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I've recently added a blog to my php yii website that is a heavily modified version of the yii blog demo. My blog uses active record, which unfortunately uses roughly 20 database calls to display a post. I'd like to speed this up with memcache. I'd like to cache as much of the content as I can in memory to get rid of that insane number of db calls. I've already enabled the schema caching, which cuts the number of calls down to more like 12 or 13, but that's still too many.

While load testing my blog, I discovered that under heavy load my cpu is the limiting factor. I still have plenty of ram. So I'm hoping that putting some of that extra ram to use will cut down the load on my cpu. That's where memcache comes in. The problem is how to architect it.

I've figured out how to cache a single post with comments and tags, that's not terribly difficult. What I'm struggling with is how to cache the index pages, which have a number of posts on each one. Page 1 would have 5 posts, page 2 would have 5 posts, etc. I'm making the database call like this:

           $criteria=new CDbCriteria(array(
                    'order'=>'create_time DESC',
                    $criteria->addSearchCondition('tags', $tag);

            $dataProvider=new ActiveDataProvider('Post', array(


I was originally thinking I could just cache the resulting $dataProvider with the query string as the key. Something I could get with:

echo http_build_query($criteria->toArray());

I would have to append the page number to that key, but that's easy. However, doing it this way would mean I would need to have a separate dataProvider cached for every page and every tag, which would be a nightmare to update if I were to update the tags or add a new post.

I'm sure one of you brilliant people could give me some suggestions. I'm at a loss of how to architect this.

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Why not just cache the whole page? –  Ansari Sep 15 '12 at 5:38
That's what I'm saying though. If I were to just catch each page, if I were to create a new post I would then have to invalidate all the index pages in my cache as well as any pages associated with posts tagged the same. –  Erreth Sep 15 '12 at 6:20
I don't think invalidating the cache is that big a deal. If you now have 20 DB calls and a lot of PHP code execution every pageload, you'll now have it every time you have a new post or a new tag. You're gaining a lot. –  Ansari Sep 15 '12 at 6:56

1 Answer 1

up vote 1 down vote accepted

In my opinion caching the whole page or fragments of the page is the way to go.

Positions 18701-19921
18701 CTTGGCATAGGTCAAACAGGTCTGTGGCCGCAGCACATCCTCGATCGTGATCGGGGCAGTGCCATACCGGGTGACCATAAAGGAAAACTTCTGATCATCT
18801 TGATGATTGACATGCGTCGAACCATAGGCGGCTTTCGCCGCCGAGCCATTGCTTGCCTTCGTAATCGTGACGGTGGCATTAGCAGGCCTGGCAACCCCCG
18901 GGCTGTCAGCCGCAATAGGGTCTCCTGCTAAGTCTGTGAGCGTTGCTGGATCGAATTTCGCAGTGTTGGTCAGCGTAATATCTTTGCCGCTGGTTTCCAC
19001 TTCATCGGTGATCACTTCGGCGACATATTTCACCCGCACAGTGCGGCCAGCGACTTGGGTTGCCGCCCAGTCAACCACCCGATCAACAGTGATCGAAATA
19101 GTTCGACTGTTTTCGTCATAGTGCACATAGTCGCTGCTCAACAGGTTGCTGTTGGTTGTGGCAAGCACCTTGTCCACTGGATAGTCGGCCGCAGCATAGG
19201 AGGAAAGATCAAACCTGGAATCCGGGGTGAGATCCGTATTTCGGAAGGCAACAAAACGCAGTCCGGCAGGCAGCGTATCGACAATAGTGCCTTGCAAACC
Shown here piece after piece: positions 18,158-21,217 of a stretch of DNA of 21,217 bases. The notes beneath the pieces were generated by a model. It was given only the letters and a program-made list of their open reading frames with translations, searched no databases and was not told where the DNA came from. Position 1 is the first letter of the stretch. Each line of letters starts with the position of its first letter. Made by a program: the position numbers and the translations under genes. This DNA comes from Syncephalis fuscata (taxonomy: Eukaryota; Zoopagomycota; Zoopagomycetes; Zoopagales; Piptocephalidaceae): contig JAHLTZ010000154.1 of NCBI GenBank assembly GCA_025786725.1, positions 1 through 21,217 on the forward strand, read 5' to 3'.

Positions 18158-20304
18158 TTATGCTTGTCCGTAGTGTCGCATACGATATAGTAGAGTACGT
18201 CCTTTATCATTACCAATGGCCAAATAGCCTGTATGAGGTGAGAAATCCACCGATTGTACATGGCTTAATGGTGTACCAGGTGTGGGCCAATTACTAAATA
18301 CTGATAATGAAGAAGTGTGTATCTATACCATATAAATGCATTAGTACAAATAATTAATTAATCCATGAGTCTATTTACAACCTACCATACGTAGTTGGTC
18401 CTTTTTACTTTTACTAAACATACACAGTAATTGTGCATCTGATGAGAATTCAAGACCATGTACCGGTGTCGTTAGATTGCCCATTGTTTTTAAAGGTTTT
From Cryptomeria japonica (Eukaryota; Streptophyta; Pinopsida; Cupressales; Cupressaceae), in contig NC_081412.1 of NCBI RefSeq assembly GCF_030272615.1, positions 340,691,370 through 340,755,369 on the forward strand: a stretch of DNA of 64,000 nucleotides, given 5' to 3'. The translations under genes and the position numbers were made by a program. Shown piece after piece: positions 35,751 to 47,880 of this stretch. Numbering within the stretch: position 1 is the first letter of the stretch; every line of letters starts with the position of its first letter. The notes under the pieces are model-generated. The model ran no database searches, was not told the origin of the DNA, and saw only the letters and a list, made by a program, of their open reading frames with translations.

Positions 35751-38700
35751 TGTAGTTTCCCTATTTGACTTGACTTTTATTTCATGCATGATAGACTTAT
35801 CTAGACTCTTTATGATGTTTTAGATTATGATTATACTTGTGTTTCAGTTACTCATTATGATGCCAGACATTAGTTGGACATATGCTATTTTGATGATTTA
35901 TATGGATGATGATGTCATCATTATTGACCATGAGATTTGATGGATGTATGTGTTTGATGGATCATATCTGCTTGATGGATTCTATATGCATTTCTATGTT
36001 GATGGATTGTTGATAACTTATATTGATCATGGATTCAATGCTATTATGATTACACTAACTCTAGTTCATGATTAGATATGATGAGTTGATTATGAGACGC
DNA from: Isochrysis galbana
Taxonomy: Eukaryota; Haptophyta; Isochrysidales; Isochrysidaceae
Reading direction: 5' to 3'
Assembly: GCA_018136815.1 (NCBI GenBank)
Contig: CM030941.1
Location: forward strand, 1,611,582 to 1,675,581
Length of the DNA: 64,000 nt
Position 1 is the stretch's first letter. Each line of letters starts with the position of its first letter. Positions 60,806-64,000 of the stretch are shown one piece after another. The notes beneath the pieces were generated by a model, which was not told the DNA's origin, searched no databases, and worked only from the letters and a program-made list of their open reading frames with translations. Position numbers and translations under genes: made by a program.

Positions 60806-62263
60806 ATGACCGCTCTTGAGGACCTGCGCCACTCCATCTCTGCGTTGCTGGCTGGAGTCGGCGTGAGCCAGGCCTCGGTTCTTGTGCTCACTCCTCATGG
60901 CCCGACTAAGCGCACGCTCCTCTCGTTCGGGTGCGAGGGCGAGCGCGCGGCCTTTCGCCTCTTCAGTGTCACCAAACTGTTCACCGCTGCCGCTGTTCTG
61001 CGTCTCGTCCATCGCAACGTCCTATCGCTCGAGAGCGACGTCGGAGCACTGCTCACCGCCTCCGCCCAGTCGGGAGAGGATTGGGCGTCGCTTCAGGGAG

For caching the whole page ( or action) , yii provides COutputCache. And for fragment caching there is CController::beginCache() and CController::endCache(). For more info refer the documentation for page caching and fragment caching

About Invalidating the cache on content change

From yii documentation

Besides expiration setting, cached data may also be invalidated according to some dependency changes. For example, if we are caching the content of some file and the file is changed, we should invalidate the cached copy and read the latest content from the file instead of the cache.

Dependency can be specified by the instance of CCacheDependency or its child class. For your specific need you may use the CDbCacheDependency with sql like

SELECT `update_time` from post where `id`=:id 

for caching a page of a specific post entry.

For other available dependency classes see the documentation

share|improve this answer
But using CDbCacheDependency means that before every cache hit, a query is ran to make sure the cache entry is valid. So all I'm doing if I use that specific dependency is exchanging one expensive sql query for a less expensive one, right? Because I can see the the dependency queries going now instead. I still have a number of queries, just they are all cheap ones. Maybe I would be better off not using dependencies, just invalidating the cache entry myself. I would end up saving a number of queries that way I bet. I'll run some benchmarks and see. –  Erreth Sep 17 '12 at 0:14
Its not mandatory that you use CDbCacheDependency. You can use other dependancies . For example store the update timestamp of a post in a file and you can use CFileCacheDependency. –  dInGd0nG Sep 17 '12 at 6:31
Thanks for your help. After some benchmarks, it doesn't look like using query caching with dependencies really made my blog much faster. It's not like my queries are really expensive, it's just there's a lot of them. Using dependencies exchanges one query for another, even with other types of dependencies. I'm gonna look into using yii's implementation of get and set and invalidating cache entries by hand. Hopefully that will speed things up. –  Erreth Sep 17 '12 at 16:08

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